Department of the Interior

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CONTACT: Hugh Vickery
September 23, 2004
United States to Support Protections for Great White Sharks, Other Threatened Species at CITES Conference in Bangkok

(WASHINGTON) -- Great white sharks are one of the world's most feared predators, but a sharp decline in their populations means the United States will be supporting international trade restrictions to protect the species, Assistant Secretary of the Interior for Fish and Wildlife and Parks Craig Manson said today.

Manson will head the U.S. delegation to the 13th Conference of the Parties to the Convention on International Trade in the Threatened and Endangered Species (CITES) in Bangkok from Oct. 2 to14. CITES is an international agreement signed by more than 160 nations to regulate global trade in certain wild animals and plants that are or may become threatened with extinction due to commercial trade.

Like many species of sharks, great whites have been over-harvested, especially for their fins, which are used in soups and medicines.

"People have a natural terror of 'Jaws,' but great white sharks and many other plants and animals are the species that are truly threatened," Manson said. "By helping regulate sustainable wildlife trade while working to curb poaching and shut down black markets, CITES applies the power of international partnership and cooperation to conserving these species."
In addition to supporting the proposal by Australia and Madagascar to limit trade in great white sharks, the United States has submitted proposals to protect three Asian turtle species, the painted bunting (a North American songbird), the humphead wrasse (a coral reef fish) and four species of Asian yew (a tree).

The United States also is proposing to ease export restrictions on American bald eagles, reflecting their dramatically improved population status in the lower 48 states. The proposal would bring the eagle's CITES status into line with its status as a threatened species under the Endangered Species Act. Since eagles are protected under a number of U.S. laws, the only practical effect of the U.S. proposal would be to make it easier for Native American tribes in the United States and Canada to exchange eagles feathers and parts for religious purposes.
Manson made the announcement of the tentative U.S. negotiating positions for the conference as part of a Federal Register Notice being published in advance of the conference. These positions include:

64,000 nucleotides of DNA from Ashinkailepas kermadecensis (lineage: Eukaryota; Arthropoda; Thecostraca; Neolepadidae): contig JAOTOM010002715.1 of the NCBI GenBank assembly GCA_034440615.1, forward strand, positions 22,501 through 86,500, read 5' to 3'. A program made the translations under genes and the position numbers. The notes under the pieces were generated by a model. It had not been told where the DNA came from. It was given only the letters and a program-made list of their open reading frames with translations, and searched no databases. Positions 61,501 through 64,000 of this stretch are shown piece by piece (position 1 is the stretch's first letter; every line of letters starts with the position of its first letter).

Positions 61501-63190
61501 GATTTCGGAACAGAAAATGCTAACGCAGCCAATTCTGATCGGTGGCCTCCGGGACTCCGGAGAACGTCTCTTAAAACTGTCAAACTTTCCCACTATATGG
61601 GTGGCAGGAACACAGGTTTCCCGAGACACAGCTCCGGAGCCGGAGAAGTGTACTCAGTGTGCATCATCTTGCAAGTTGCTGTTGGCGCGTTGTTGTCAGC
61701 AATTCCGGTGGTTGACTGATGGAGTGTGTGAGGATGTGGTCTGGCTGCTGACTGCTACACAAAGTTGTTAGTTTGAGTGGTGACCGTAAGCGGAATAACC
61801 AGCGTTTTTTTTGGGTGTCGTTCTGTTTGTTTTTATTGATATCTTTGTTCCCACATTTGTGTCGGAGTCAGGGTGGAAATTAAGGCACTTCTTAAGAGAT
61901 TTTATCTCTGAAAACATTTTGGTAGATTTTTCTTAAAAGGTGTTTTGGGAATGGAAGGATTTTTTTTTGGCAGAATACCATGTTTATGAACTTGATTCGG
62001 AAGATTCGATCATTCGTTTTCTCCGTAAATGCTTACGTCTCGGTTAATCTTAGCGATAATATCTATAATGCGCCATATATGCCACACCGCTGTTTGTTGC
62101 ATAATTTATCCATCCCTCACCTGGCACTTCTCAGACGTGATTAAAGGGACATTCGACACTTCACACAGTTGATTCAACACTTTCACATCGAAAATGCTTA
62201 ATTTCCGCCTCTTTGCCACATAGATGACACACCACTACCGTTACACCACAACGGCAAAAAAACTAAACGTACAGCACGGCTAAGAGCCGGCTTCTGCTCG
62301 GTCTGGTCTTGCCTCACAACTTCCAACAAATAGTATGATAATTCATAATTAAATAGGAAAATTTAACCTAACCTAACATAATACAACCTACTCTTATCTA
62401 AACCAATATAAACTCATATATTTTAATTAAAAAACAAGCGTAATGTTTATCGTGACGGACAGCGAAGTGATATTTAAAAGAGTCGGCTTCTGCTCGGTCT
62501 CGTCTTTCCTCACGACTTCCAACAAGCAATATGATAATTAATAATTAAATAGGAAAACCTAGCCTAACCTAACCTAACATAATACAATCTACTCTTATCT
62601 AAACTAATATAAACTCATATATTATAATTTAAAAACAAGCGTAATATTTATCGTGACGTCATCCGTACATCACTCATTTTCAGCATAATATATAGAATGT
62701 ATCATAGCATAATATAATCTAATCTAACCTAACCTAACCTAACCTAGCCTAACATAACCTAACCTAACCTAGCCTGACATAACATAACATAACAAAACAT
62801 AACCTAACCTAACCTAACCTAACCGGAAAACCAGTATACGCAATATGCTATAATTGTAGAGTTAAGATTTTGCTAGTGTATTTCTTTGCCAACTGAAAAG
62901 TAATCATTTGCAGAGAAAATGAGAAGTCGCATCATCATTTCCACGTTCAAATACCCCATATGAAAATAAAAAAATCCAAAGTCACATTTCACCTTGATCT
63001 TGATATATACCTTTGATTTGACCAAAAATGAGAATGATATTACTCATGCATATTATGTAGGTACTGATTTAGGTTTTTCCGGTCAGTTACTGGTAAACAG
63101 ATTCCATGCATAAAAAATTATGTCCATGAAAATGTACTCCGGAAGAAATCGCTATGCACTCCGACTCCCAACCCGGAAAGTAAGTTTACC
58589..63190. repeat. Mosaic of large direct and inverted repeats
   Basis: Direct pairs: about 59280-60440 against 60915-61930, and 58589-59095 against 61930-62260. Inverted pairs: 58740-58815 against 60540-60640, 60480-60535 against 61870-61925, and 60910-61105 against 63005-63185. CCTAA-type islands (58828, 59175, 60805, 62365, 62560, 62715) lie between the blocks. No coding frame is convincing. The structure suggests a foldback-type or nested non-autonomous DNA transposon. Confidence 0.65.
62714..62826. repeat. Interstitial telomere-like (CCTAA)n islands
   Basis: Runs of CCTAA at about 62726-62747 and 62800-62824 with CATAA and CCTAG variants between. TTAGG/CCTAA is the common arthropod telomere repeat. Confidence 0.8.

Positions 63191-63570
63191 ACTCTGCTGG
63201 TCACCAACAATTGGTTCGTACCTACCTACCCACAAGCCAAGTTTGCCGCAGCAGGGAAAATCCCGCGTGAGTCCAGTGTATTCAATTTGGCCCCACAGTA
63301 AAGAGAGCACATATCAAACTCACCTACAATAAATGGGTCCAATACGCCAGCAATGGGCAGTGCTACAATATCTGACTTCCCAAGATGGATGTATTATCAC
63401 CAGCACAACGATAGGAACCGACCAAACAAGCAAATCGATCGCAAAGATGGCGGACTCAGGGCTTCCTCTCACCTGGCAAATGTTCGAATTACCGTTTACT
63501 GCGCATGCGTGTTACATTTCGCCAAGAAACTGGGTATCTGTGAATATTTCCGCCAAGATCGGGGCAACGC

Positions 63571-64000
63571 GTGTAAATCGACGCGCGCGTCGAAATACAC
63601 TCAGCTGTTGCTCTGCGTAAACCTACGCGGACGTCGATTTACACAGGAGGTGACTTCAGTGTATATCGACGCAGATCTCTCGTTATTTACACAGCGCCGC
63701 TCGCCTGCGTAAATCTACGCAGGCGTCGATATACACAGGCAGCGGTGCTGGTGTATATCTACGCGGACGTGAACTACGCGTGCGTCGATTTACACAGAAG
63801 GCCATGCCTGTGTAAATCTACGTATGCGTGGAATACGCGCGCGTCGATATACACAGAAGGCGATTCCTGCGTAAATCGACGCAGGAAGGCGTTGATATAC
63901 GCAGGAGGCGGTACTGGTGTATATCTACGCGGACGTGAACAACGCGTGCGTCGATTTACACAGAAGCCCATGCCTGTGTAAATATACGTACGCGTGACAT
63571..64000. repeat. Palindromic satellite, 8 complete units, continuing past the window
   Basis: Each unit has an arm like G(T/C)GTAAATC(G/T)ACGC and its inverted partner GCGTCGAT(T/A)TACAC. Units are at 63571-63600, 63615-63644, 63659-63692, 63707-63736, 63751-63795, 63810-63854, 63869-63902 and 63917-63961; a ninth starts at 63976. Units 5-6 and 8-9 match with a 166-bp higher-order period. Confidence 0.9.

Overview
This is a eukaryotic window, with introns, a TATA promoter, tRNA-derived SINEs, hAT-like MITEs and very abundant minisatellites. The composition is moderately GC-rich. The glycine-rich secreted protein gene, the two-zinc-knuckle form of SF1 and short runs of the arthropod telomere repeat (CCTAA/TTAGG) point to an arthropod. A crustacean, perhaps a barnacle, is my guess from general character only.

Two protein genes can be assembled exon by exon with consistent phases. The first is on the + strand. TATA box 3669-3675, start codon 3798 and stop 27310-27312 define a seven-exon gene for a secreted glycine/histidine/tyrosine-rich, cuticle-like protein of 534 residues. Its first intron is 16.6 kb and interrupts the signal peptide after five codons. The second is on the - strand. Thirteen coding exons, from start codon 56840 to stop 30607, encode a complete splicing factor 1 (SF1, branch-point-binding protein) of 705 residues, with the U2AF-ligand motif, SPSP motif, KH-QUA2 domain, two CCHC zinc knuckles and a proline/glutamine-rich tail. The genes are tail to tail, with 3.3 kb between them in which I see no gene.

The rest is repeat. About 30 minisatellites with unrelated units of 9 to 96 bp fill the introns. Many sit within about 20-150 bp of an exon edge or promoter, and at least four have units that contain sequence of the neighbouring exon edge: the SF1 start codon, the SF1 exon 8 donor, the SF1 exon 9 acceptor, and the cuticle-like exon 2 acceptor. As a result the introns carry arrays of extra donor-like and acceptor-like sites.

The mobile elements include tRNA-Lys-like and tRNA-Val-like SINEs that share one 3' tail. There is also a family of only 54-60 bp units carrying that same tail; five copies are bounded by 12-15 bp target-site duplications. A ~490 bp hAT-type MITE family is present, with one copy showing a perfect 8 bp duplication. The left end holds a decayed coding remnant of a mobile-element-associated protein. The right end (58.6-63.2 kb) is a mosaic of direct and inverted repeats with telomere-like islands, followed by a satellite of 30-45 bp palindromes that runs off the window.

• The United States is not yet taking a formal position on proposals by South Africa and Namibia to allow export of a small number of sport-hunted black rhinoceroses. "We will decide whether to support the proposals, which are designed to raise funds for rhino conservation efforts in those countries, after consultations with all African range nations," Manson said. "We will support these proposals only if we are assured that they are part of a comprehensive long-term program to benefit the species," Manson said.
  • The United States is opposing a proposal by Namibia to establish an annual export quota for sale of ivory. The United States supported a one-time sale of ivory stocks by Namibia, South Africa and Botswana at the last CITES conference of the parties in 2002 on the condition that monitoring system on illegal killing of African elephants be established before the sale. This system is not in place yet.
  • The United States is undecided on a proposal by Indonesia to restrict trade in ramin, a tropical hardwood mainly found in Malaysia and Indonesia that has been subject to widespread illegal logging. "We have serious concerns about unregulated trade in ramin, but we want to discuss the situation with range countries before reaching a decision on the proposal," Manson said.

The United States is proposing to remove CITES protections from bobcats because they are not threatened or endangered, and do not meet the conditions for inclusion in Appendix II of the treaty.

A CITES-regulated species may be included in one of three appendices to the Convention:

  • Appendix I includes species for which it is determined that any commercial trade is detrimental to the survival of the species. Therefore, no commercial trade is allowed in Appendix-I species. Non-commercial trade in such species is allowed if it does not jeopardize the species' survival in the wild. Permits are required for the exportation and importation of Appendix-I species.
  • Appendix II includes species for which it has been determined that commercial trade may be detrimental to the survival of the species if that trade is not strictly controlled. Trade in these species is regulated through the use of export permits.
  • Appendix III includes species listed by a range country that requires the assistance of other parties to ensure that exports of their native species are legal. Permits are used to control and monitor trade in native species. Any CITES Party may place a native species in Appendix III.
  • Any listing of a species in either Appendix I or II requires approval by two-thirds of the CITES party countries that vote on the proposal.



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